continuouslyupdated dense model. They have shown great performance for scene recon
struction in a workspace scenario. Their capabilities to acquire a complete 3D model
have not been evaluated. A most recent work [102] has demonstrated the potential to do
dense reconstruction on a mobile platform with the aid of ondevice inertial sensors. By
contrast, our system aims for 3D model acquisition using a commodity camera without
inertial information from other sensors.
4.3 Overview
The overall pipeline of our system is illustrated in Figure 4.1. It starts with a live
scanning stage where the user \paint" the target object obtaining input video with a
commodity handheld camera. This stage is accomplished using a pointbased tracker
for camera pose estimation and a patchbased tracker for dense reconstruction. The
pointbased tracker maintains tracklets of SIFT points and updates a model composed
of a sparse set of 3D SIFT points for camera tracking. At the same time, the patched
based tracker maintains tracklets of image patches and updates a patch model composed
of local planar patches densely covering the surface. During scanning, reconstructed
patches are continuously updated and displayed to the user as immediate feedback. After
58
Feedback
Model Update
(Patch Tracker)
Camera Tracking
(Point Tracker)
Update
Live Scanning
Offline
Patch model
Refined mesh model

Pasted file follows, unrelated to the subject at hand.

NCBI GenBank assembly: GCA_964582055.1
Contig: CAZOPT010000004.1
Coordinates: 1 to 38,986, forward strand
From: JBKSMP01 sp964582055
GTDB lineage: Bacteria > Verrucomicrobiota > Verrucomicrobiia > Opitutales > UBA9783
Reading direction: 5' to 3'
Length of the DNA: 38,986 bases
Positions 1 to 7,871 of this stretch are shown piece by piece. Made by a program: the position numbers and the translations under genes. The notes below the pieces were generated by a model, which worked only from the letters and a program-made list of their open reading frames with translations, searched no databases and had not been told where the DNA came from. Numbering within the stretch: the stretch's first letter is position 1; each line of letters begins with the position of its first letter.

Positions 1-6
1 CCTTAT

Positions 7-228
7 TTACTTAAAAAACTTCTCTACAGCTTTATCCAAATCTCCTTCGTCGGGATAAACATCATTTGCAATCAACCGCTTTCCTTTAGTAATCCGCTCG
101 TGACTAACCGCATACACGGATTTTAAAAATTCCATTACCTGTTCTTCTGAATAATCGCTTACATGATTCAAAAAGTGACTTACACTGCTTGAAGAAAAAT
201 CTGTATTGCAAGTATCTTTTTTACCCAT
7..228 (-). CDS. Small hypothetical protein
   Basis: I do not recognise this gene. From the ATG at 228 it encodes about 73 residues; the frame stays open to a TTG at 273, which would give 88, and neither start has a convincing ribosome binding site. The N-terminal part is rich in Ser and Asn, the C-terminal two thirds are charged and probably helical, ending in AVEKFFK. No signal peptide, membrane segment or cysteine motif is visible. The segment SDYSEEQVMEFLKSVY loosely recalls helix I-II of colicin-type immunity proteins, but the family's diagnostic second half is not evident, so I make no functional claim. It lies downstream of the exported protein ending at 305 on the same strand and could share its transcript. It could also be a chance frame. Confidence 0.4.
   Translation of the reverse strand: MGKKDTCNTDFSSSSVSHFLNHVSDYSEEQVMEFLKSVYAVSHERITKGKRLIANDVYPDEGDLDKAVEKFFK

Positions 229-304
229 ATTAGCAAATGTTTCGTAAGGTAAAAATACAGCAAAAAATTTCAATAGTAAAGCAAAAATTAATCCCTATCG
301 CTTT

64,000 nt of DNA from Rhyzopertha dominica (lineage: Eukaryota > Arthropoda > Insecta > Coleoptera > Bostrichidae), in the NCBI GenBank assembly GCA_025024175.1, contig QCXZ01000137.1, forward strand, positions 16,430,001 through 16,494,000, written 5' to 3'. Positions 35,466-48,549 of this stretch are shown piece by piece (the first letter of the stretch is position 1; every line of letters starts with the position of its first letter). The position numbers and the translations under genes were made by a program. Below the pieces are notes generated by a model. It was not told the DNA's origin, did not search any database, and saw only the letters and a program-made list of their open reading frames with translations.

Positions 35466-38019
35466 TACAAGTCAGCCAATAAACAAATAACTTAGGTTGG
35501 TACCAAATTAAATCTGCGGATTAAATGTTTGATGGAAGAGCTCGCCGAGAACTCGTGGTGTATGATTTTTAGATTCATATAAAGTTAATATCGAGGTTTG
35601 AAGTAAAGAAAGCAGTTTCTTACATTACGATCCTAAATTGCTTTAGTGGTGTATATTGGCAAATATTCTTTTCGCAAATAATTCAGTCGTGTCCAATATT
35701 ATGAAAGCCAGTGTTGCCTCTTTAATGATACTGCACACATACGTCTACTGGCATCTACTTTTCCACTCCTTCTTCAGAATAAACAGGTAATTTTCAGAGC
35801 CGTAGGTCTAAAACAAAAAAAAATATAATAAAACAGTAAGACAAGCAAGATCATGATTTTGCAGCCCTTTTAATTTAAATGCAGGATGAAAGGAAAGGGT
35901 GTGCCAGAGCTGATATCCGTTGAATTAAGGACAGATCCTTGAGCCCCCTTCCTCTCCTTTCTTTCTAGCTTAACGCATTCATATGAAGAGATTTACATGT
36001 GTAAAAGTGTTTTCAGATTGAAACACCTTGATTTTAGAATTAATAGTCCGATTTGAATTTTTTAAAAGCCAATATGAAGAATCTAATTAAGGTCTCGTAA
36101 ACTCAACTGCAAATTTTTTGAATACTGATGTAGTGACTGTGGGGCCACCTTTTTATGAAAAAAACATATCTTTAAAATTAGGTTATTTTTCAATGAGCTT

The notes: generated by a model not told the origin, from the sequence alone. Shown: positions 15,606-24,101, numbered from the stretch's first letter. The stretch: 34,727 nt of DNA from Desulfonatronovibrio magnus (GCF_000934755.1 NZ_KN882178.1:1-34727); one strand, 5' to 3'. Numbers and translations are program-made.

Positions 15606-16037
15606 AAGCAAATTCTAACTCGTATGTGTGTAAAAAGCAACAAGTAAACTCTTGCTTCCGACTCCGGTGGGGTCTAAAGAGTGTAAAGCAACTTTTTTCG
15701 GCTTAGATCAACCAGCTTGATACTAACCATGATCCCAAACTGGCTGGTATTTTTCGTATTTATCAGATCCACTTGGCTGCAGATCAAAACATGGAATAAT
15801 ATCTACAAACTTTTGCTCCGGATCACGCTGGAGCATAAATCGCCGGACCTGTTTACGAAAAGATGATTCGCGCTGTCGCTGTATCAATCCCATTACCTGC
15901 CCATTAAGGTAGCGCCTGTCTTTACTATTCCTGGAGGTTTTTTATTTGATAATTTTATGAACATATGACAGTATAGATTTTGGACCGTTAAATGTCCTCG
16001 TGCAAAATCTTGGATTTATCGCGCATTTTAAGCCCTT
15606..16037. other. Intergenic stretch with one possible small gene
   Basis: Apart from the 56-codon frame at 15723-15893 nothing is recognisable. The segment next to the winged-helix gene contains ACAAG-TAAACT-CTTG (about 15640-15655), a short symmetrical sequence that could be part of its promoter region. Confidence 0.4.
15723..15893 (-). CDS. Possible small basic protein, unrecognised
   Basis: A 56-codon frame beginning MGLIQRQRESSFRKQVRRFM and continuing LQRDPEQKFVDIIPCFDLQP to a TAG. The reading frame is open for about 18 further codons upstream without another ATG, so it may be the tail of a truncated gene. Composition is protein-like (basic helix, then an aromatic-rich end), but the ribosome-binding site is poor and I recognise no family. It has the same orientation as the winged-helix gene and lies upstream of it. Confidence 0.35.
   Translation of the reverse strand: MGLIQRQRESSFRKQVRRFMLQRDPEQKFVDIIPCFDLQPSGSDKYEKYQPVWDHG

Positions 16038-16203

Figure 4.1: Overall pipeline of the proposed system
live scanning is completed, denser and more accurate patches are reconstructed through
an oline model renement procedure. Erroneous patches are also ltered out based on
checking the visibility information in this step. The detailed mesh model is generated
from the rened dense patches through Poisson surface reconstruction [57].
4.4 Sparse Pointbased Tracker
Accurate and ecient camera poses estimation at each input frame is essential for live 3D
model acquisition. This section describes the online pointbased tracker used to estimate
the 6DOF camera pose (position and viewing direction).
4.4.1 Camera pose estimation
For camera pose estimation, our system maintains and continuously updates a model M
s
composed of a sparse set of 3D SIFT points. When a new frame I
n
arrives, SIFT points
on I
n
are detected and matched with the 3D points stored in M
s
. The camera pose of
59
I
n
is then estimated using PerspectivenPoint (PnP) method followed by an iterative
method minimizing the reprojection error based on LevenbergMarquardt optimization.
Using the 2D3D ImageModel feature matches, the camera pose for each new frame
I
n